The nation’s first Father’s Day was celebrated June 19, 1910, in the state of Washington. However, it was not until 1972, 58 years after President Woodrow Wilson made Mother’s Day official, that the day honoring fathers became a nationwide holiday in the United States. 

 Father’s Day 2020 is today, Sunday, June 21.

 Pastor Mark Fisher of Transfiguration Lutheran Church in Fenton Township says fathers should celebrate being a father.

 “I think it’s important to remember that children need parents in their lives,” he said. “And as adults, our children need to be priority one.”

 Based on what he has learned as a pastor and consultant, Fisher said for fathers it could be a challenge to recognize that being a parent needs to be just as important as the work they do in their career. He said that in our society, some men define themselves by what they do, more so than being a father. “That’s a problem,” Fisher said. “Can’t replace being a father. It all starts in the home. A healthy home is a healthy society.”

 Fisher noticed during this COVID-19 pandemic that more people have had a chance to slow down and really engage with each other. “They recognized how important family is,” he said.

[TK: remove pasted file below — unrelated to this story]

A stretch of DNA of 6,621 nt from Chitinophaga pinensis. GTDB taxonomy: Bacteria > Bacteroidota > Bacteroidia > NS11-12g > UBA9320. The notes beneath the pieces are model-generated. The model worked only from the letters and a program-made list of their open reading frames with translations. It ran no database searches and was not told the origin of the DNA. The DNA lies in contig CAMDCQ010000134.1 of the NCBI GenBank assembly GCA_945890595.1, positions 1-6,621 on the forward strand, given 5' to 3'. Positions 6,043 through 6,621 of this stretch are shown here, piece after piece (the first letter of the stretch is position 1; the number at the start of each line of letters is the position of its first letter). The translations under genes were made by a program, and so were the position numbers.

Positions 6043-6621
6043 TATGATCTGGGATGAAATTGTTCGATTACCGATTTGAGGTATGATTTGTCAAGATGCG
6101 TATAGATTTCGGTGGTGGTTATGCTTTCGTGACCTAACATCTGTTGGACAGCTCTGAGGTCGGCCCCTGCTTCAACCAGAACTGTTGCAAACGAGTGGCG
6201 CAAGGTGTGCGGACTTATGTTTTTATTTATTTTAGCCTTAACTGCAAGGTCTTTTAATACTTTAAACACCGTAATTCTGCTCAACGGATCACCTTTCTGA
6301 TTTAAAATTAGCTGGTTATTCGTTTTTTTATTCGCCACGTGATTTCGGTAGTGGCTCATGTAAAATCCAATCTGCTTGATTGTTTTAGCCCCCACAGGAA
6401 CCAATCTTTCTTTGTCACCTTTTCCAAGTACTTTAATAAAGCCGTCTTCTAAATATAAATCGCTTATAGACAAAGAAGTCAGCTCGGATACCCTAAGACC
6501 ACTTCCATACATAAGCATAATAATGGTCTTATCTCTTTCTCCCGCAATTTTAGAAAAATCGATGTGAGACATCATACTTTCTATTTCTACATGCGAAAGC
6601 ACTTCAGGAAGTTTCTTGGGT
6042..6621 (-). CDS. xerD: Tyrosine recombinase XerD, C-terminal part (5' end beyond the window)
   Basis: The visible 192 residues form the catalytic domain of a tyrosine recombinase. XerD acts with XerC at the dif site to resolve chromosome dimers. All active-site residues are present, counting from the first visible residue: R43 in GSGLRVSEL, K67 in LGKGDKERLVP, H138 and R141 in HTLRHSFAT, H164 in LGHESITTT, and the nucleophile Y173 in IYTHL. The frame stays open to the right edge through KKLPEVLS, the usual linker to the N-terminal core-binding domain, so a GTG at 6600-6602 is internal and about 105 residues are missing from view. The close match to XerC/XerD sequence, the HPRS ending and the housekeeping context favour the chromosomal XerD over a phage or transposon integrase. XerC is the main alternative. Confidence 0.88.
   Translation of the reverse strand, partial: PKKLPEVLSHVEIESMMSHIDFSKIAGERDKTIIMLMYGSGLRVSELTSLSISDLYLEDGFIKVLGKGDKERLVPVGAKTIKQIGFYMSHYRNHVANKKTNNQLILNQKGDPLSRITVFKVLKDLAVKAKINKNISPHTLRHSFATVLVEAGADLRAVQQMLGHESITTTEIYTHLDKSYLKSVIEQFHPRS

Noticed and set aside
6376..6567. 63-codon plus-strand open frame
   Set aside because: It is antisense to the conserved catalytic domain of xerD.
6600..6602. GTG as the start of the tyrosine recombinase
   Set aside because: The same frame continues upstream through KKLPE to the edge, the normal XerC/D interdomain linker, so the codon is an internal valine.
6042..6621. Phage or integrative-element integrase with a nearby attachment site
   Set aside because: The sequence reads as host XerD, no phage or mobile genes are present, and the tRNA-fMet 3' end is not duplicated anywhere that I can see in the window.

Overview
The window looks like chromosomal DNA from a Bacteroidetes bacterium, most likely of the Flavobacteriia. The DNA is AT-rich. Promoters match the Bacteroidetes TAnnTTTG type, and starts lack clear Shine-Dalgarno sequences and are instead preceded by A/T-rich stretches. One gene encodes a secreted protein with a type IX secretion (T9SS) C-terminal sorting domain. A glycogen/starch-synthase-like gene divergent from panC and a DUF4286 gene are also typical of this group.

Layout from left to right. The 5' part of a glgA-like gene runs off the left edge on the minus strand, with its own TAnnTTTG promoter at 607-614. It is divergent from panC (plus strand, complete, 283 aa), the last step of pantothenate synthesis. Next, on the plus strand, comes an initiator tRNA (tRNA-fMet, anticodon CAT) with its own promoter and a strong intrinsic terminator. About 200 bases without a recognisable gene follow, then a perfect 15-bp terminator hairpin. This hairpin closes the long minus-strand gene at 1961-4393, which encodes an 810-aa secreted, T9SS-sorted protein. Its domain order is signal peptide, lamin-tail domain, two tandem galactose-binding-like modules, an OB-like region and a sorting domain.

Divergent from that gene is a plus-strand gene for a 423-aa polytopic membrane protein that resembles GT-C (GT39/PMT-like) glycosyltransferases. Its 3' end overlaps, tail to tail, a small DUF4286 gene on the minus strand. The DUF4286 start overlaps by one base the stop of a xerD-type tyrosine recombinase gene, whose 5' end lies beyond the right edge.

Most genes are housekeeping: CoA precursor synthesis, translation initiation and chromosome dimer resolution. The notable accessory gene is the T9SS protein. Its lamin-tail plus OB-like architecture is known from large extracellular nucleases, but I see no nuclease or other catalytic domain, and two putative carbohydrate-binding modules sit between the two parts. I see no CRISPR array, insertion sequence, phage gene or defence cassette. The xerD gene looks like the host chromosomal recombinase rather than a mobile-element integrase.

His vision for men to be good fathers is to put themselves in their child’s shoes. “Think what you were hoping for when you were a child and become that vision,” he said.

 Fisher recognizes that not everyone can celebrate having a good father. After a challenging childhood himself, he rose to the occasion to be a good dad.

 “Look for good role models, people who did it well and learn from them,” he said.

 Through his work, Fisher has learned that we need to develop a culture where we ask fathers about their children. Ask, “How are your kids? This would force fathers to answer,” he said. “Men don’t get that question much while at work, but it’s an important question.

 “We need to celebrate children at the workplace. It makes for healthier employees.

 “Celebrate the family and parenting by talking about it. Questions open doors.”

 Fisher has recently become a grandfather and went to Chicago to visit with his daughter and grandchild. “It was pretty cool. It’s a game changer,” he said.

 His advice for new fathers who might be nervous is, “It’s good to be nervous. That shows you care. In the end, celebrate each day of life. Enjoy it as a gift. Trust that you will do the right thing. Care for each other. Let your child love on you. Let your wife love on you. If you receive love you can give love so much more.”

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